He's tweeting about the politics of the day. He's offered commentary on the World Cup. And he's leading polls for October's presidential election.
Yes, he's still in jail.
Former Brazilian President Luiz Inacio Lula da Silva — universally known as Lula — has not faded from the headlines during his three months behind bars.
Instead, analysts say his public profile is part of a risky strategy to attract attention and voters to his Workers' Party — even if the ex-president himself is not ultimately on the ballot.
"The more time the (Workers' Party) spends doing this, the less time there will be for another candidate to gain name recognition, to travel the country as the candidate," said Oliver Stuenkel, a professor of international relations at the Fundacao Getulio Vargas university in Sao Paulo.
The Workers' Party publicly maintains there is no Plan B: They say da Silva's conviction last year on corruption charges related to the country's sprawling Car Wash investigation was unjust, and they intend to register his candidacy in August, despite a law that bars candidates who have had a conviction upheld. Jose Crispiniano, a spokesman for da Silva, contends the law allows candidates with pending appeals to run for office.
The Superior Electoral Tribunal will make the final decision and is considered unlikely to issue a ruling favorable to him.
In the meantime, though, da Silva seems to be everywhere.
Every few days, his aides post messages from him on his Twitter account.
In one recent tweet, for example, he questioned whether the government had "any notion of the suffering of a father or mother who can't provide sustenance for his or her family." In another, he criticized a government privatization plan as selling "the country in a liquidation sale, without a care for tomorrow."
Lately, the account has promoted his Instagram profile and a new YouTube page, although his influence extends well beyond social media.
During the World Cup, he wrote commentaries that were read out on a TV station allied with his party. Supporters can also download a paper mask of his face from his website or learn from a video how to say "Lula" in sign language.
The media blitz appears to have two goals, said Vitor Oliveira, director of analysis at Pulso Publico, a political consulting firm. The first is the hope that keeping da Silva as the candidate for as long as possible will increase the chances that voters will throw their support to another candidate of da Silva's choosing, if he is barred from running. The second is the bet that building excitement around da Silva could help in elections for the lower house of Congress, where voters can choose a party rather than a specific candidate.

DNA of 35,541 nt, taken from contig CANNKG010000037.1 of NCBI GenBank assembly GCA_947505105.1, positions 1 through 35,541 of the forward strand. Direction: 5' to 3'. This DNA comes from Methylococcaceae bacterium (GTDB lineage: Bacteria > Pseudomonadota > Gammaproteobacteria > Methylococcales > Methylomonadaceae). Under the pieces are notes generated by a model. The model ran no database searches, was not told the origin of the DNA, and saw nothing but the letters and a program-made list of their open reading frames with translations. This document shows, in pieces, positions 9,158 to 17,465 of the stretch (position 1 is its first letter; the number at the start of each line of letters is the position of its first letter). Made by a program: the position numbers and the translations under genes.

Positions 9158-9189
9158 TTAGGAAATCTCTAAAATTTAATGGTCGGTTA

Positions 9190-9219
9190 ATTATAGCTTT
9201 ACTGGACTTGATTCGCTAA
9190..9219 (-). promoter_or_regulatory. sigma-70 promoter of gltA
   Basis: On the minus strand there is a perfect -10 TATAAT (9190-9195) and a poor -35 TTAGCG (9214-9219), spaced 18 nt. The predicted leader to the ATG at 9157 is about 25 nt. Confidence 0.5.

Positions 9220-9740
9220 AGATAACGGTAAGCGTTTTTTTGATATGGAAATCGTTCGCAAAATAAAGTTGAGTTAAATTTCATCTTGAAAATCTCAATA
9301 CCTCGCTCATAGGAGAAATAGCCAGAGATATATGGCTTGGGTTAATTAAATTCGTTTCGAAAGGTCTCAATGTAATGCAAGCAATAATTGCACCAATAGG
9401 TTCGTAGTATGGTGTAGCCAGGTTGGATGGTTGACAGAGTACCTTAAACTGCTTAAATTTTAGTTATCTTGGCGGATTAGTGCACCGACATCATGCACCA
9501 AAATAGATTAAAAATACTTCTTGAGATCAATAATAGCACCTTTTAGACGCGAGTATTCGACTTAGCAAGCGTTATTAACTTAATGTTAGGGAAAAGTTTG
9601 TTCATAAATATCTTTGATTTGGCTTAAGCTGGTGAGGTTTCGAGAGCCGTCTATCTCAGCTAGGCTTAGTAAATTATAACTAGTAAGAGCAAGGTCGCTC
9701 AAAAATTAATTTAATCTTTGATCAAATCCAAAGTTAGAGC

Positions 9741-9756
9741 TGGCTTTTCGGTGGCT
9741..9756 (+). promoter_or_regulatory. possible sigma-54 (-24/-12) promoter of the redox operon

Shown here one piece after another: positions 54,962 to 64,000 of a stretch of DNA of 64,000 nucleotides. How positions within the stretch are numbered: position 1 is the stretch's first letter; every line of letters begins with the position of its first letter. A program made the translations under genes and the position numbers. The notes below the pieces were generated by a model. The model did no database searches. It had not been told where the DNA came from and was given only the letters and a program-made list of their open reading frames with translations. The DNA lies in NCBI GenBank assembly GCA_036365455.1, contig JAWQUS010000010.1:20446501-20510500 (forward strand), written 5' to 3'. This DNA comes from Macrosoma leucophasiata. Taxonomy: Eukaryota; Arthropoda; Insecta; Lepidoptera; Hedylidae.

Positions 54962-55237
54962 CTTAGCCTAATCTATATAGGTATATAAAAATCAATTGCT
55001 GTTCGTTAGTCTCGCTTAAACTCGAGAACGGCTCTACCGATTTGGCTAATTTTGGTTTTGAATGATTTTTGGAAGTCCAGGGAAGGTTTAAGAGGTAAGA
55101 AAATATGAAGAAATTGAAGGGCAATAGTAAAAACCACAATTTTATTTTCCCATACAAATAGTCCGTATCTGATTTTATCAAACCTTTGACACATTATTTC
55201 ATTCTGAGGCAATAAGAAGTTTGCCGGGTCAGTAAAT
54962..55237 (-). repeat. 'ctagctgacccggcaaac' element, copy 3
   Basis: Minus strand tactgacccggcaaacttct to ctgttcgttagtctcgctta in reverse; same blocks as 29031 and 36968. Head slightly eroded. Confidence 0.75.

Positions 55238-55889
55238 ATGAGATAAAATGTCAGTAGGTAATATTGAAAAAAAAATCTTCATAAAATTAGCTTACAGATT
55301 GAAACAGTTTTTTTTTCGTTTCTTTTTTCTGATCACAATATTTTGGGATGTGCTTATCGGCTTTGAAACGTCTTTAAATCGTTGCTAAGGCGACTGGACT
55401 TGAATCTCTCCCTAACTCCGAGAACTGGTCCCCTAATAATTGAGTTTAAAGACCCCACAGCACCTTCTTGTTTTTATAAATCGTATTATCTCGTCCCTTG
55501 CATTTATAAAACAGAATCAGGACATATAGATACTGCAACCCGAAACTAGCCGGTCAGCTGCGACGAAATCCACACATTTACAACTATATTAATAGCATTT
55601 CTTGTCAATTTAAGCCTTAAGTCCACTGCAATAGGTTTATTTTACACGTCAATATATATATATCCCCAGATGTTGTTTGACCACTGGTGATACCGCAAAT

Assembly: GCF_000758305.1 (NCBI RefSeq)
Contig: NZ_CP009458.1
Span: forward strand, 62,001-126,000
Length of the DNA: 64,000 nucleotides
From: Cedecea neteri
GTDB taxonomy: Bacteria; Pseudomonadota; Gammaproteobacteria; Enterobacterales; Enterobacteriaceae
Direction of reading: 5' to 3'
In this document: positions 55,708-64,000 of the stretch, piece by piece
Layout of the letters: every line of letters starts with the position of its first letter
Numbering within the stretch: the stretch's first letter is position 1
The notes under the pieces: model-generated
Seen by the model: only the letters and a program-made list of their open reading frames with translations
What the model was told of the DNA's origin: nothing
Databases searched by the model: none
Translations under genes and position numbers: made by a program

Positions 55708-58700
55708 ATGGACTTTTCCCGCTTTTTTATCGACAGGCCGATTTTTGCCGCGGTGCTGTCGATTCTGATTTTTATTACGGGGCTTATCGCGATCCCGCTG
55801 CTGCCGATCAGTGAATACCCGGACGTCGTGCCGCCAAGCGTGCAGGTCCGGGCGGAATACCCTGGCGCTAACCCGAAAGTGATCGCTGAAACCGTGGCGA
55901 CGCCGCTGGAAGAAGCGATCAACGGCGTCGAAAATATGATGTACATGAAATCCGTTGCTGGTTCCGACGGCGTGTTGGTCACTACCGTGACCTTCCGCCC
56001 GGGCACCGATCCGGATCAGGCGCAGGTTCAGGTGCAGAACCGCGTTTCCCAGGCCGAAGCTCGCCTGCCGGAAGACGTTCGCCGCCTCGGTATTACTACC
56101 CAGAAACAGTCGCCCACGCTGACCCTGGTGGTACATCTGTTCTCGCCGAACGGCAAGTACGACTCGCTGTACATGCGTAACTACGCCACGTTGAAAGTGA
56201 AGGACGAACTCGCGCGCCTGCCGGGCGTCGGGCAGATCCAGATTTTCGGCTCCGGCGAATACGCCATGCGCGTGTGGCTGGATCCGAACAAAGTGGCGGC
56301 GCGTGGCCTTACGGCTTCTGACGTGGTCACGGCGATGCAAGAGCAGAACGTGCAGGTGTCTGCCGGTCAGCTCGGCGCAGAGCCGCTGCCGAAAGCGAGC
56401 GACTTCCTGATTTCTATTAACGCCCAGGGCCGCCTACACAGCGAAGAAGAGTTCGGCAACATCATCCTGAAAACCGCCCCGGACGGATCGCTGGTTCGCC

Much of the fanfare may be preaching to the converted, and Crispiniano, the spokesman, notes that da Silva's allies have no control over whether or how the Brazilian press covers the former president.
But last week, da Silva commanded the nation's attention for an entire day as a judicial battle unfolded over whether he should be released from jail. The president of an appeals court finally stepped in and decided he should remain incarcerated after dramatic back-and-forth rulings issued by different judges.
That chaos may have further bolstered the Workers' Party's narrative that the judiciary is unfairly targeting da Silva, Oliveira said.
"The voter who is unsure ... who maybe has sympathy with the Workers' Party, with Lula, but who is not content, maybe you put a bug in this person's ear," said Oliveira. "This person is thinking about voting for the Workers' Party again."
Then again, the turmoil on display during the fight over whether to release da Silva could unintentionally push voters into the arms of far-right congressman Jair Bolsonaro, who is running in distant second and promises to clean house.
"There's a sense that people are tired, this entire apparatus is broken, everybody just acts in their own self-interest," said Stuenkel. He said that some voters might ultimately think: "'Our country's rudderless, we need someone who shows us how to get out of this very difficult situation.'"
For now, da Silva continues to be in the spotlight. After another judicial ruling last week that said he can't give interviews from jail or record campaign material, his social media accounts posted a previously unreleased interview conducted before he was incarcerated and promised there were more to come.